by Editor Peter Walmsley
As a serious travel photographer, how often do you turn up in a location, expect to get some great shots and come away disappointed? As serious travel photographers, we know to do our homework: to research the places we’re going to visit beforehand and have in mind a series of shots we want to try. And for sure this pre-visualisation of the images we want to capture can make a huge improvement to our photography; save a lot of time avoiding the standard locations; avoiding the locations which have already been covered, which are inaccessible or simply don’t work as well as giving a sense of purpose to the visit; and generating new ideas.
What is pre-visualisation?
Ansel Adams is often quoted as saying “Visualization is the single most important factor in photography” and considers that the creation of a photograph follows four major steps (See Refs. 1 and 2):
Pre-visualisation in practice
At one level, the need or desire to photograph something may seem obvious, but I find it helpful to drill down to something specific. If it is travel photography, it generally starts with an image I have in my mind about a place: in Venice: it is gondoliers in straw hats and stripy shirts guiding romantic couples through narrow waterways at dusk; in Washington, it is the Capitol building at night; in Cambodia, it is the Angkor Wat temple complex; India starts with the Taj Mahal but then moves on to bustling street scenes with women in colourful saris. But these are just start points: the motivation for going.
I start the discovery phase with some research. Initially, I just look on the internet and see what others have done. That doesn’t take long as there are a lot of photographs out there, but mostly snapshots. I then move on to sites owned by other photographers and for travel, I have a few favourites, including 1x. These usually provide ideas and some clues on location and best time of day etc. From that information, I then usually compile a more detailed itinerary and shoot list, but this is still only the start point.
For the next stage, you’ve got to go there and see it and feel it for yourself. I get to the locations I’ve planned and check to see if the image in my head can work in practice. This is not about trying to force fit the elements I see in front of me into my pre-conception. That can only lead to disappointment particularly in tourist-filled iconic locations where I tend to find least inspiration and success.
As far as the itinerary allows, I spend time looking around and taking some ‘test’ shots. What are the local compositional elements that will contribute to the story? Does the scene need people and therefore do I need to choose my stage and wait for the right actors to appear? This is where holiday schedules and good photography can diverge. Good imagery needs time and often more than one visit to the same location. Fellow travellers may not have the same interest, so it’s a juggle and getting up at 4am for a blue-hour morning shot whilst everyone else is still in bed, is part of what we do.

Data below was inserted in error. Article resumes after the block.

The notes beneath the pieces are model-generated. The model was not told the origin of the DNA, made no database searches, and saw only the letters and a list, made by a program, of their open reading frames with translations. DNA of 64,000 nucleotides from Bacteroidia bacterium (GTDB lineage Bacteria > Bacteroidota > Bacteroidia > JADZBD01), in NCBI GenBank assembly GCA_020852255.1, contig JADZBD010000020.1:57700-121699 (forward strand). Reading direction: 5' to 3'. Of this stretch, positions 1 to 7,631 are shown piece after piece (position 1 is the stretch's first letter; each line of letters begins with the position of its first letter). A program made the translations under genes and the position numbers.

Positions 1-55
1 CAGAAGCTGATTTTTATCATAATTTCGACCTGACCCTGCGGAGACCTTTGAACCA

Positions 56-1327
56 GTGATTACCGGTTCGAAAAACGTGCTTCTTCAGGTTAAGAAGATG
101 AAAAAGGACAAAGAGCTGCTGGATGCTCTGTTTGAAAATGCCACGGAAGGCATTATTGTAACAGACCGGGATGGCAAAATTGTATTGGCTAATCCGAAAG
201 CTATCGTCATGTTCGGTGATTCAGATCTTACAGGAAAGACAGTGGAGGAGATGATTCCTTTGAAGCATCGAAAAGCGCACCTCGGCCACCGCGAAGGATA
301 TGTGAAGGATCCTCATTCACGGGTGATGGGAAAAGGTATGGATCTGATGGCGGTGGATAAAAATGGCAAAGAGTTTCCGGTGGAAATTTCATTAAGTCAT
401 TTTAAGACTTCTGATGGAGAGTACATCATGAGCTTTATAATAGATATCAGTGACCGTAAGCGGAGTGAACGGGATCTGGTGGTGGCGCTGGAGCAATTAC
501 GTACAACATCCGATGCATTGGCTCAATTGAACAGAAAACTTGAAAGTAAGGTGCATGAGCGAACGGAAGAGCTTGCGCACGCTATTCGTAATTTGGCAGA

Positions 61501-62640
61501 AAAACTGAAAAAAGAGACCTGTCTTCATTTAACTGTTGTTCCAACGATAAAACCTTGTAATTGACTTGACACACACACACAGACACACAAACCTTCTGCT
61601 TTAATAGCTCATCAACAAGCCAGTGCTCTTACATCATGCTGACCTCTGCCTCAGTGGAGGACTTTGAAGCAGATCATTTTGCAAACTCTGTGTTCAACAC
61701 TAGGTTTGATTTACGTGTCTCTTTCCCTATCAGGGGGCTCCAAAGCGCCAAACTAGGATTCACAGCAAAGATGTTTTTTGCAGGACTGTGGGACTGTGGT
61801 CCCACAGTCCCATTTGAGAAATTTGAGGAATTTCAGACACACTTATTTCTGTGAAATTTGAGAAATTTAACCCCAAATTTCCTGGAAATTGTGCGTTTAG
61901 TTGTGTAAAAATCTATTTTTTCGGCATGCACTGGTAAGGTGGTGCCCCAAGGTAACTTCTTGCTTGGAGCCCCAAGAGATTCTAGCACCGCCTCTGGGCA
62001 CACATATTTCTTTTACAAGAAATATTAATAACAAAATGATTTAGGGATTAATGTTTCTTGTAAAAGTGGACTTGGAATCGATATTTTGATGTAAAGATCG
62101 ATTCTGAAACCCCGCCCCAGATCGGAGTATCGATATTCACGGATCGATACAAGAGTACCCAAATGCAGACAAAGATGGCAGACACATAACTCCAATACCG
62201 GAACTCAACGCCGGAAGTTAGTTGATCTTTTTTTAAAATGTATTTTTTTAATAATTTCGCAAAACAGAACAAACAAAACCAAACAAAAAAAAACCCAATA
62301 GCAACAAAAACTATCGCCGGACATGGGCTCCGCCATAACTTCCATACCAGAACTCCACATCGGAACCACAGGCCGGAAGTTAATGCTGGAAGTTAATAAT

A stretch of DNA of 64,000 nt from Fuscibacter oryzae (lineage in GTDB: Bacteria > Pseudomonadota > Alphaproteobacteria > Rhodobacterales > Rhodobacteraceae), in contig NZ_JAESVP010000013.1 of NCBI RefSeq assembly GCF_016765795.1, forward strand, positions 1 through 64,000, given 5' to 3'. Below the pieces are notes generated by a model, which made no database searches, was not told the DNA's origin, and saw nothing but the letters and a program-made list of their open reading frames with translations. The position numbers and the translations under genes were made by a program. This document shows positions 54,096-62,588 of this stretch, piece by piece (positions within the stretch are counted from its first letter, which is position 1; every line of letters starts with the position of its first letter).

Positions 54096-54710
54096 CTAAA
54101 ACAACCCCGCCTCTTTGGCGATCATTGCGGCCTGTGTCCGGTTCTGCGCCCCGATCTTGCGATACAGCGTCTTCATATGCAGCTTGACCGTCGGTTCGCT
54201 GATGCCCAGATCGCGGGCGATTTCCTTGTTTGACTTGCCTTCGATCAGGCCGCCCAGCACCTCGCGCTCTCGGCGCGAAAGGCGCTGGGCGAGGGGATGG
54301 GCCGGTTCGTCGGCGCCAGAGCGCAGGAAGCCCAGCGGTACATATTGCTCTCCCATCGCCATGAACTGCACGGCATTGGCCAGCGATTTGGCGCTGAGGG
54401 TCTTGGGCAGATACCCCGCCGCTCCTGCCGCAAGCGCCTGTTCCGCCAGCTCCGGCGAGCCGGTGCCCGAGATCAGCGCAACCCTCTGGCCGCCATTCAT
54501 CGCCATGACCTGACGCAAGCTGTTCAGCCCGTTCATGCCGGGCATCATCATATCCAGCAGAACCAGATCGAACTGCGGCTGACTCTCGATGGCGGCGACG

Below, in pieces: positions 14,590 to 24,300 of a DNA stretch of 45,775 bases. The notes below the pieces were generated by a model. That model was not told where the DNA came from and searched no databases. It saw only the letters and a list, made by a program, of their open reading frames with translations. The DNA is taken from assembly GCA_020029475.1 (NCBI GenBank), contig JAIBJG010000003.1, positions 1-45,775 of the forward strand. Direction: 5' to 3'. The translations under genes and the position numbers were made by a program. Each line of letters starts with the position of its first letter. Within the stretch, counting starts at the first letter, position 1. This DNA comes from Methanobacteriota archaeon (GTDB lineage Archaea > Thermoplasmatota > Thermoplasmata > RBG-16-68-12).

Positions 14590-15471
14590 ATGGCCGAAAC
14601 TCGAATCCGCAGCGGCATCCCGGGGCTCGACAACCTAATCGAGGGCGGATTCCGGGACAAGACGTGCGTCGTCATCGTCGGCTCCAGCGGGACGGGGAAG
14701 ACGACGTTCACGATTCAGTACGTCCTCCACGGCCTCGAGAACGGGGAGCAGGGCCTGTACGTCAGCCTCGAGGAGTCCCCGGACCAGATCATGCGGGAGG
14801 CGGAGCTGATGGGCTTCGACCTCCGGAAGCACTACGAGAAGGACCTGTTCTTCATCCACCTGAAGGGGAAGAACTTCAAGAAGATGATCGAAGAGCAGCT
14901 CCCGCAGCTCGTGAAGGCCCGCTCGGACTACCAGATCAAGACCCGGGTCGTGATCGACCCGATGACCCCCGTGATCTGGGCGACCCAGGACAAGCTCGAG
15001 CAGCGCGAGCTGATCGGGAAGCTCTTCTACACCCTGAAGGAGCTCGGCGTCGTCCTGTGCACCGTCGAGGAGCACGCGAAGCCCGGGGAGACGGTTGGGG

The last part, execution may seem the easy bit. I try to go over my settings and equipment choices at least the day before a shoot both in my mind and as a physical check. For street photography and landscapes, I find that lens choice is determined as much by depth of field required and light availability as by field of view. And I know that at around 50mm focal length or less, reliable, good quality shots in low light need a hand-held shutter speed higher than 1/10s, even if I occasionally succeed at 1/2s. I also know that plain white clouds with no detail always look bland and that blue skies with a wide-angle are going to vary in saturation across the image. And I can see where post processing can pull out shadow detail and increase contrast in highlight detail.
Normally at this point I would look through the 1x gallery for good examples of the pre-visualisation process in practice. But as I cannot know what the 1x photographers had in mind, I can only offer an example of my own. This image, titled ‘Reheat’ has recently been published on 1x.
This image took about 3 years to create. Following the 4 steps:
To overcome the lack of light, I had to move to a more expensive solution and used the large Nikon 600mm f4 lens with the 1.4x teleconverter to give 840mm focal length at f8 and (on this occasion) ISO640. A one and a half stop improvement may not sound much but it made all the difference in keeping the shutter speed up at a low enough ISO. Practice with panning and single-shot autofocus setting complete the technique together with several attempts at each pass. The chance of getting both a damp day and blue skies was increased by attending the show on multiple days.
In this example, my post processing increases the amount of detail captured, not just in the plane itself but in the wig-tip smoke. Some local burning of shadow areas add a little more directional lighting from the left and, as I didn’t have the luxury of a blue sky, application of a split blue-yellow colour temperature grad top and bottom. I still would have liked a little more visibility of the cockpit, but I’m happy for now.
The Ansel Adams Gallery: